“Farmers don’t want to know about the export ban. We don’t care if it’s in effect or not, but if the price of fresh fruit bunches is under 2,000 rupiah ($0.14) per bunch, then we will start to complain,” he said.

Farmers like Wawan are likely suffering the effects of buyers diversifying.

Agarwal said: “While the ban on palm oil exports was eventually lifted in May 2022, the move has certainly prompted buyers to look for alternative sources of supplies for the mid to long term.”

In India, while representatives from the sugar industry said they agreed with the decision to cap sugar exports, a senior executive at a sugar mill in Uttar Pradesh said it adversely impacted farmers.

The executive, who refused to be named fearing government censure, said: “The truth is, the higher prices that our sugar is currently fetching has improved the financial health of many struggling sugar mills and this has allowed us, in turn, to offer better and quicker payment to sugar cane farmers.

“Now that exports are effectively banned, its effects will be seen on our balance sheets as well as in the payment we are able to offer farmers in the upcoming production season.”

Labourers lifting a sack filled with sugar to load it onto a handcart at a wholesale market in Kolkata, India, 2018. PHOTO: Reuters file

But sugar industry insiders said the decision was also expected to help stabilise and control the prices of sugar at a time when India’s retail inflation was at an eight-year high of 7.79 per cent.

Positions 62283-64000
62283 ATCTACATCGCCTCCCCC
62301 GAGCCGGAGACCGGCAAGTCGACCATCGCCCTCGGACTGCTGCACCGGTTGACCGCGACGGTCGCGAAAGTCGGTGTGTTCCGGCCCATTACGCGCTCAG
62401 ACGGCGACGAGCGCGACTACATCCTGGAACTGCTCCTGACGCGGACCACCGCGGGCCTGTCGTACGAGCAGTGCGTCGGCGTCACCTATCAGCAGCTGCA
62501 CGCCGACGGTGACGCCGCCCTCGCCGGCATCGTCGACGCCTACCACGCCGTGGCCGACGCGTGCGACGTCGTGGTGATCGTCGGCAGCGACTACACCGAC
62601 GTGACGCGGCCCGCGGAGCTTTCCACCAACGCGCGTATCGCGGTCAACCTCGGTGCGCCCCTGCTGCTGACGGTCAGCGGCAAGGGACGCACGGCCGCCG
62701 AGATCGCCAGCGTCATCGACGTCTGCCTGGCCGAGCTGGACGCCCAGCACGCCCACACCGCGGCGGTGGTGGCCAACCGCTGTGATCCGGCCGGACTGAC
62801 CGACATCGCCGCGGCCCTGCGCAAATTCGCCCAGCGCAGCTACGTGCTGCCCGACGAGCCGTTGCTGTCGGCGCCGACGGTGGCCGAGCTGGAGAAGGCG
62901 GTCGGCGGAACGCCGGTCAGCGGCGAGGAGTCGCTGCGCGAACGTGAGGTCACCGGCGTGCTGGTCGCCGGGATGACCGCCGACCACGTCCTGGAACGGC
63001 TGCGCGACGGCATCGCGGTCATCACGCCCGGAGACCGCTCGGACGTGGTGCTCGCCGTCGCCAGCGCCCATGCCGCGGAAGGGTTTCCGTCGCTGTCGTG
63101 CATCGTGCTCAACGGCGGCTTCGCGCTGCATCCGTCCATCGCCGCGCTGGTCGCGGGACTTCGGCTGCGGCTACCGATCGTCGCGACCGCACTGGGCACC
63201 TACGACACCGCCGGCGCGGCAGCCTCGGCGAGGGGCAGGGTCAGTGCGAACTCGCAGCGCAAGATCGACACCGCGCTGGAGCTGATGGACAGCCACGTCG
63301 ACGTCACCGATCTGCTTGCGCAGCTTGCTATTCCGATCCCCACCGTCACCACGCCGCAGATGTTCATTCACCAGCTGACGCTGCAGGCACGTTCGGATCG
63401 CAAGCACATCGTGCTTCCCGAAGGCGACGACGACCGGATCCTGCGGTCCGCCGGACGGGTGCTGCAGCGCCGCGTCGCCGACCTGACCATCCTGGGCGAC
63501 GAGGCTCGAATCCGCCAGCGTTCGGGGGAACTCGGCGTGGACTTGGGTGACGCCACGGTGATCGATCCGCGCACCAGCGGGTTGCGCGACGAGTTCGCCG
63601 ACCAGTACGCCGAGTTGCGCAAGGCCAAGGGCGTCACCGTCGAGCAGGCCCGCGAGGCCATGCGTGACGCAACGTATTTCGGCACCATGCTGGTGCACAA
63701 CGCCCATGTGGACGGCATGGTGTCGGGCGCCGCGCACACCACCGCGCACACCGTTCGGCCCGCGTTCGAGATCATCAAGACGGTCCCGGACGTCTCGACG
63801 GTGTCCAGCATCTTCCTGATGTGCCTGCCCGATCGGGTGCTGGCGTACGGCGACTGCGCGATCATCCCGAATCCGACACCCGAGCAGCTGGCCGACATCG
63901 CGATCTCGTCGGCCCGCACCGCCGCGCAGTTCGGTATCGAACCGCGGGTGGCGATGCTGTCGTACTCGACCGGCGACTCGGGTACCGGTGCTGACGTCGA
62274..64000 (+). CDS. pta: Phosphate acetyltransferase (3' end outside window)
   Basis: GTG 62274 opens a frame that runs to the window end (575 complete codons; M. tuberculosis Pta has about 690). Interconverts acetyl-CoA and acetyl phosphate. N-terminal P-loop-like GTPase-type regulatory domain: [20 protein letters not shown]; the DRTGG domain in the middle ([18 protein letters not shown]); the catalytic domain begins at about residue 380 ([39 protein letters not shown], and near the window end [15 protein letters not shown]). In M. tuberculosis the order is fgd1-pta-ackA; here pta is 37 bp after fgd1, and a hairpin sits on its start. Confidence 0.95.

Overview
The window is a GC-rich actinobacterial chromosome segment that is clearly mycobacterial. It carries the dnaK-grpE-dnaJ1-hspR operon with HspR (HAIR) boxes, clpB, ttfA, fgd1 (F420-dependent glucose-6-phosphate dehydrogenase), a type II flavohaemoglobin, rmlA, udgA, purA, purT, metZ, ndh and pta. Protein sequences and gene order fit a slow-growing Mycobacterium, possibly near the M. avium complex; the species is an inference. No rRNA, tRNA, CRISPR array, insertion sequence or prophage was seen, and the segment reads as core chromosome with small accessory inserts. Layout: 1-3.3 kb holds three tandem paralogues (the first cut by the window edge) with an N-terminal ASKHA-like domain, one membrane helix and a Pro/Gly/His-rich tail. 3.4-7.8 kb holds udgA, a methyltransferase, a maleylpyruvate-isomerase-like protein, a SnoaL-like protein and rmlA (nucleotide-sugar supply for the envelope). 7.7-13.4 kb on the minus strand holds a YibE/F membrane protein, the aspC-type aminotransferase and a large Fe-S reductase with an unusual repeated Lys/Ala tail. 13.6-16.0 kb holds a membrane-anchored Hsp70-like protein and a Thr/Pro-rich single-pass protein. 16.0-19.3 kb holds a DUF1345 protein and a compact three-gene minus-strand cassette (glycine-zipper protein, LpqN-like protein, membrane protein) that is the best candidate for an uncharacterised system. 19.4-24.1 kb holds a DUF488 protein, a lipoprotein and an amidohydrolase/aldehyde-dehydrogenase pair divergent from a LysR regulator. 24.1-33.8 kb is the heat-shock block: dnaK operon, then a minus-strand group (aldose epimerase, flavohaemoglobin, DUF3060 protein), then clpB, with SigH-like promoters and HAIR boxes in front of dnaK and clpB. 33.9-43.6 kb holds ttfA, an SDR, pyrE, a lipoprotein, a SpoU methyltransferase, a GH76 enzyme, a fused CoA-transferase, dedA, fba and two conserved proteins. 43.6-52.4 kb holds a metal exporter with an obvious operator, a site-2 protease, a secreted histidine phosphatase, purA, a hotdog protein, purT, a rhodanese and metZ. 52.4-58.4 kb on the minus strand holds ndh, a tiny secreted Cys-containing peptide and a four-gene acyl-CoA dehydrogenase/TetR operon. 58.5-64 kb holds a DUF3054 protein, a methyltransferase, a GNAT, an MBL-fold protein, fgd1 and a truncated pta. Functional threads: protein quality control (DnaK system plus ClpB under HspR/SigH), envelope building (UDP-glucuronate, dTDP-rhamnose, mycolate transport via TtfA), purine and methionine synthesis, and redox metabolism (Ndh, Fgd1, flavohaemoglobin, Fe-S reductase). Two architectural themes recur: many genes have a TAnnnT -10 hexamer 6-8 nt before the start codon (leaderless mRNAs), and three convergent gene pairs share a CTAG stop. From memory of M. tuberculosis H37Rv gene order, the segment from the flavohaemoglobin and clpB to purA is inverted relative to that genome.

Some of the country’s most popular festivals occur between August and September, when sugar production is shut. Ahead of crucial regional elections in December this year, the Narendra Modi government might also be keen to avoid any rise in sugar prices during the festive season.

“If exports had not been restricted, there would have been a shortage of sugar within the country that could have led to price rises as well as food insecurity,” said Adhir Jha, the managing director and chief executive officer of the Indian Sugar Exim Corporation Limited, one of the largest sugar exporters in the country.

The regional outlook will be bleak if protectionism continues and catches on, observers said.

The Center for Strategic and International Studies (CSIS) in Indonesia said food and commodity prices were already increasing globally since 2021 after the pandemic, when global economic recovery increased aggregate demand rapidly, and this was worsened by the Ukraine war.

The think tank said: “This conflict had the potential to hamper the production and logistics of commodities such as wheat, corn, soybeans and others which, in turn, caused supply disruptions and shortages in the global market. This condition has been exacerbated by the policies of several countries that have banned exports, especially food, in order to maintain their domestic supply.”

Katrina Ell, senior APAC economist at Moody’s Analytics, said there was now “soaring inflation” in the region.